The Australasian Centre for Corporate Responsibility (ACCR) is commenting on BHP’s announcement that Whitehaven Coal will acquire its two Queensland coal mines, Daunia and Blackwater.
Commenting on the announcement, Naomi Hogan, Company Strategy Lead at the Australasian Centre for Corporate Responsibility said:
“BHP’s sale of its two coal mines to Whitehaven Coal is irresponsible and demonstrates a dismal failure by BHP to take into account the future impacts on financial returns associated with the systemic risks of runaway climate change.
“Instead of playing pass the parcel on emissions, BHP should have done what it did with the closure of the Mt Arthur thermal coal mine in NSW - abandon plans for divestment and close the asset itself over time. Flogging off emissions-intensive assets to buyers with weak climate credentials exposes investment portfolios to future financial risks from runaway climate change.
“Alternatively, BHP could have put in place sale conditions to enforce strong Paris-aligned climate commitments by the buyer, ultimately mitigating potential emissions increases.
“Whitehaven is now outlining to the ASX its opportunity to increase production and materially extend the life of mine at Blackwater - already one of Australia’s largest open cut coal mines. This is a clear example where real world emissions are now likely to increase due to this asset transfer.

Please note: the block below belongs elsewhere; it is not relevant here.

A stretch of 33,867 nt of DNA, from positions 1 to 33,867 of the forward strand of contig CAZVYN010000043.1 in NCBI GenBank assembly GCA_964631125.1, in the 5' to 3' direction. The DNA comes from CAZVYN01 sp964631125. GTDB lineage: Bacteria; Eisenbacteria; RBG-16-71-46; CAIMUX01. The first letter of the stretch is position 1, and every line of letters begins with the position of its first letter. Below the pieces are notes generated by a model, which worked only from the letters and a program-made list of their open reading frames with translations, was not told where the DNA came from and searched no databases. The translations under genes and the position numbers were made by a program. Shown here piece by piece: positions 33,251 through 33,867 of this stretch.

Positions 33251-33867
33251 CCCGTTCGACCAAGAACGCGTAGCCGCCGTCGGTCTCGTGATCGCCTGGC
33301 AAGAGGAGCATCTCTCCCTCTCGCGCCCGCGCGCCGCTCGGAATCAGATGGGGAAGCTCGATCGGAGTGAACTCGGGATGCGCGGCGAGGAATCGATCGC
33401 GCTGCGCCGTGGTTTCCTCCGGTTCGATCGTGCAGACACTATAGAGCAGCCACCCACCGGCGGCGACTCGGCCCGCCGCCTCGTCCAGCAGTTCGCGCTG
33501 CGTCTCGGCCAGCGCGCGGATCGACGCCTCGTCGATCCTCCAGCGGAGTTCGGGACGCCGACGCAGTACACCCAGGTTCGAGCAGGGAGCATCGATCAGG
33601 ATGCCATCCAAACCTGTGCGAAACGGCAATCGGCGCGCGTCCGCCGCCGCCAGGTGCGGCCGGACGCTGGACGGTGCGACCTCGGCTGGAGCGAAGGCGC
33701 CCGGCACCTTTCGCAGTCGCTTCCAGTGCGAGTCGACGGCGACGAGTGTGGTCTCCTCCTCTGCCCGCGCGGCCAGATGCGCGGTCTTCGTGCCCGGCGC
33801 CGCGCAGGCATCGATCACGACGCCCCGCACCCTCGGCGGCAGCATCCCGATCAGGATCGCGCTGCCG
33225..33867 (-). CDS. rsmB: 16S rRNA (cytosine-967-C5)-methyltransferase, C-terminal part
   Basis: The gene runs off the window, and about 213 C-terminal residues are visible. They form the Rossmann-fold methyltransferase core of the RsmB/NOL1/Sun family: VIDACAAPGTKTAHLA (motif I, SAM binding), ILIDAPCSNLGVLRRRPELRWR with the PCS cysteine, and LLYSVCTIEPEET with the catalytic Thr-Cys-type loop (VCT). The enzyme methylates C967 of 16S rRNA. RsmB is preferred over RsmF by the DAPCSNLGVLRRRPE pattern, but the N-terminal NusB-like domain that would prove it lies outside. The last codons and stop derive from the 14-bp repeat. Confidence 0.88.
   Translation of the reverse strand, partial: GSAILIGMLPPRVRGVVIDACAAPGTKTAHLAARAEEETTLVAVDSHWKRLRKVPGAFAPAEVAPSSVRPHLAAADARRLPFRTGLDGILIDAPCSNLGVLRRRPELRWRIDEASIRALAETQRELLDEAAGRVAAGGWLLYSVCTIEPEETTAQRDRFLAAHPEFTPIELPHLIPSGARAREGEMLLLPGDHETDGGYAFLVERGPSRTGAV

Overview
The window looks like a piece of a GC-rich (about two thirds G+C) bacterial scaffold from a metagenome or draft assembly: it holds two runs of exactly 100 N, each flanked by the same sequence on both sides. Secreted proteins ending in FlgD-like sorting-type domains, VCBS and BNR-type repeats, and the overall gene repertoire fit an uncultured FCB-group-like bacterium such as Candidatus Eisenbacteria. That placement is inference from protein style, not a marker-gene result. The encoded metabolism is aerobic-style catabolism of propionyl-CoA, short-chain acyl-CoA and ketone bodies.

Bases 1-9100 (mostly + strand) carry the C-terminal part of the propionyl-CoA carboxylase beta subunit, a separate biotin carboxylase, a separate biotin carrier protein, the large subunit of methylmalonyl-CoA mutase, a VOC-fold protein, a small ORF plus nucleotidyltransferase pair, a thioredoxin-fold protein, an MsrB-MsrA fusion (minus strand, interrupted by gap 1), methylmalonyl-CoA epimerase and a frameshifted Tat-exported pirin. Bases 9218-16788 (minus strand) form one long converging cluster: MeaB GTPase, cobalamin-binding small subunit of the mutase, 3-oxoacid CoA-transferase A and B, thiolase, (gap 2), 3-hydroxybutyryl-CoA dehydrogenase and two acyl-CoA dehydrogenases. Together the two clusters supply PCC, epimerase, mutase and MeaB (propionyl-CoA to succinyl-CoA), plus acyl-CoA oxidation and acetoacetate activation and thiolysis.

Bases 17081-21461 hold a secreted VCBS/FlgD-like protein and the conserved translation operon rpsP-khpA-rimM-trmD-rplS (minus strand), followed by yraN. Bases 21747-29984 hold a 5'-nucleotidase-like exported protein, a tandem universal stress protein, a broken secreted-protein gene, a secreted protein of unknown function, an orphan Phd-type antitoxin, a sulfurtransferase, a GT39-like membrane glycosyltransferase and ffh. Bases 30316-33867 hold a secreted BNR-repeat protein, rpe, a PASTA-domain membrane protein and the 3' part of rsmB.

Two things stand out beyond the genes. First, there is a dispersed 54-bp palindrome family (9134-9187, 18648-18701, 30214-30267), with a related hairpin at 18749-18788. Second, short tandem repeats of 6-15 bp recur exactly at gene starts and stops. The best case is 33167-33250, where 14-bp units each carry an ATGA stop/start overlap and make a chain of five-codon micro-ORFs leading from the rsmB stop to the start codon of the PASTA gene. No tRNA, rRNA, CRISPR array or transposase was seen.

“Any short-term windfall for investors must be measured against the systemic costs of failing to cut real world emissions in line with the timeframe science demands.”
“Whitehaven Coal is a company that appears determined to keep digging up and burning coal, while more responsible stewards race to limit global warming.
“Flogging off fossil fuel assets to climate laggards does nothing to assist the urgently required cuts to real world emissions. The sale to Whitehaven could lead to an increase in emissions, as this company does not have credible emissions reduction targets.
“Since 2020, BHP has been telling its shareholders that limiting warming to 1.5 degrees is the best outcome for shareholder value. Divesting these two mines to a company which does not support the Paris Agreement serves to undermine global efforts to limit warming.
“Investors are becoming increasingly aware of the risks to investment portfolios when high-emissions assets are divested to buyers with weaker environmental and social commitments. The Investor Group on Climate Change recommends that investors engage with companies like BHP, to encourage the buyers of its emissions intensive assets “to implement climate change commitments and strategies that are at least equivalent to those of the seller”.
The Glasgow Financial Alliance for Net Zero views the managed phaseout of high emitting assets as a credible alternative to companies divesting from assets, stating that “a responsible approach for net zero committed financial institutions and companies is to manage down the GHG emissions from their portfolios, not pass them to someone else”.